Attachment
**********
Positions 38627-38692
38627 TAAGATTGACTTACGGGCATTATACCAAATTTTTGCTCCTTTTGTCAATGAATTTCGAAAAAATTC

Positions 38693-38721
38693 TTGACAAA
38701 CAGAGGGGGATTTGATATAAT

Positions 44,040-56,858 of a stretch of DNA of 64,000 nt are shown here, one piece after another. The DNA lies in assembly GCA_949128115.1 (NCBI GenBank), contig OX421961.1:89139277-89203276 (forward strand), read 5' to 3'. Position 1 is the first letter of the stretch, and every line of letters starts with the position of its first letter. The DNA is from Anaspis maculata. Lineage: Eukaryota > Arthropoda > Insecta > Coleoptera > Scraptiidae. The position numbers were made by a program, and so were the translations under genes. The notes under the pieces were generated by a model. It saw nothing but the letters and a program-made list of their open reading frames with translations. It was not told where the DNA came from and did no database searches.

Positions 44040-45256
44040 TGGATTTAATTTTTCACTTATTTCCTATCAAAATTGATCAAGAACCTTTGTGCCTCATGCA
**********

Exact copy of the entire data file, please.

Positions 38627-38692
38627 TAAGATTGACTTACGGGCATTATACCAAATTTTTGCTCCTTTTGTCAATGAATTTCGAAAAAATTC

Positions 38693-38721
38693 TTGACAAA
38701 CAGAGGGGGATTTGATATAAT

Positions 44,040-56,858 of a stretch of DNA of 64,000 nt are shown here, one piece after another. The DNA lies in assembly GCA_949128115.1 (NCBI GenBank), contig OX421961.1:89139277-89203276 (forward strand), read 5' to 3'. Position 1 is the first letter of the stretch, and every line of letters starts with the position of its first letter. The DNA is from Anaspis maculata. Lineage: Eukaryota > Arthropoda > Insecta > Coleoptera > Scraptiidae. The position numbers were made by a program, and so were the translations under genes. The notes under the pieces were generated by a model. It saw nothing but the letters and a program-made list of their open reading frames with translations. It was not told where the DNA came from and did no database searches.

Positions 44040-45256
44040 TGGATTTAATTTTTCACTTATTTCCTATCAAAATTGATCAAGAACCTTTGTGCCTCATGCA